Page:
Feature US Elections

What Donald Trump would do with the US healthcare system

BMJ 2016; 353 doi: http://dx.doi.org/10.1136/bmj.i2996 (Published 26 May 2016) Cite this as: BMJ 2016;353:i2996
  1. Leigh Page, freelance healthcare writer, Chicago, Illinois, USA
  1. leighpage{at}comcast.net

Donald Trump’s pronouncements on health have often been unclear. Leigh Page assesses his policies

Donald J Trump, the presumptive Republican nominee for president of the United States, would follow many of his party’s established healthcare policies, such as seeking to repeal the US health reform law, but he also breaks with Republicans on several key healthcare issues.

Universal coverage

The Affordable Care Act, passed by Democrats in 2010, aims for universal coverage but stops short of creating a centralized system covering every American. Instead, it provides subsidies to buy private insurance and it expands Medicaid, a government program that covers people with low incomes.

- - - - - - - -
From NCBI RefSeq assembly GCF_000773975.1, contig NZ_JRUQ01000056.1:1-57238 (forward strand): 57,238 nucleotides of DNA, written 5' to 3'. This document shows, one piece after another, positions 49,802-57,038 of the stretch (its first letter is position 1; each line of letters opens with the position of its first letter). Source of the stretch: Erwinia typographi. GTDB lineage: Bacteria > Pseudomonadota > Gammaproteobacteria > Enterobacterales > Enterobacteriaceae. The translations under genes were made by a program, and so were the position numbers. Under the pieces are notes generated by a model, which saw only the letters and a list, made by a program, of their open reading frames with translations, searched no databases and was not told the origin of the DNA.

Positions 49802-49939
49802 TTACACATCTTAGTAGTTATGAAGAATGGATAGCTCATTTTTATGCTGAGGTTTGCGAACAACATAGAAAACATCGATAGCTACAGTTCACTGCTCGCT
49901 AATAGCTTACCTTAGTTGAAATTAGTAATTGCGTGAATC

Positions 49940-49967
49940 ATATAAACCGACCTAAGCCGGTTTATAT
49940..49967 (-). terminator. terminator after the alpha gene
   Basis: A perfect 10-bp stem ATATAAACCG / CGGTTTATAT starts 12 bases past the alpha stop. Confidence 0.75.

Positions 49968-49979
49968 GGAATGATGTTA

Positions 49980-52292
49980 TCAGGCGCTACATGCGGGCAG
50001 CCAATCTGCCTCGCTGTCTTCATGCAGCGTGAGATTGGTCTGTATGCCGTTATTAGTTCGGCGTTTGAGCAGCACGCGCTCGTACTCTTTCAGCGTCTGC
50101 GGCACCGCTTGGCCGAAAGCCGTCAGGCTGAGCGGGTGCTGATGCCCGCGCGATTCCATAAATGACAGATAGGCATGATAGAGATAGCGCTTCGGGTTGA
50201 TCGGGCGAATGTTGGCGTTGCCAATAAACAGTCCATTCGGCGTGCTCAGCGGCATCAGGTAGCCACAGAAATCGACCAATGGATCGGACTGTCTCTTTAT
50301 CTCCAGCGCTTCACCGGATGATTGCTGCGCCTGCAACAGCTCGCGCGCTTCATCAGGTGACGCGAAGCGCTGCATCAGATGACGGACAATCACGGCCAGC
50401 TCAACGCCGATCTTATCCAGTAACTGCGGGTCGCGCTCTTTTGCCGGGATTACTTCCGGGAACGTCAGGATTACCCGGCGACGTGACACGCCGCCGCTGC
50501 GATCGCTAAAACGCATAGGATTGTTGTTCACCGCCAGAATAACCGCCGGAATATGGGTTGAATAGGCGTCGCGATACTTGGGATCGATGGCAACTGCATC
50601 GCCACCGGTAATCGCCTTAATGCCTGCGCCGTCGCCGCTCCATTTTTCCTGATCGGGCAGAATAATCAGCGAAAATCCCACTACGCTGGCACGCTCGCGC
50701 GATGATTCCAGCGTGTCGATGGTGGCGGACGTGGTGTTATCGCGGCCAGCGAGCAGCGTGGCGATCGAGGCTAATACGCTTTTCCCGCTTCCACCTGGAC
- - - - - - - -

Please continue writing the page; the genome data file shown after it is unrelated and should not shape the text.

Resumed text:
Trump would replace the reform law with new policies—“We’re going to have something better,” he said in February1—but he has said very little about what that system would be. “If somebody has no money and they’re lying in the middle of the street and they’re dying, I’m going to take care of that person.”

Don Berwick, who implemented the Affordable Care Act as the head of the US government's Center for Medicare and Medicaid Services (CMS), says he is not sure what that statement means. He thinks it might mean that Trump believes every American has a right to healthcare. But he says it’s also possible that Trump is simply supporting “the kind of episodic care that emergency rooms already offered” before reform, without providing any preventive care.

Jeff Anderson, a senior fellow …

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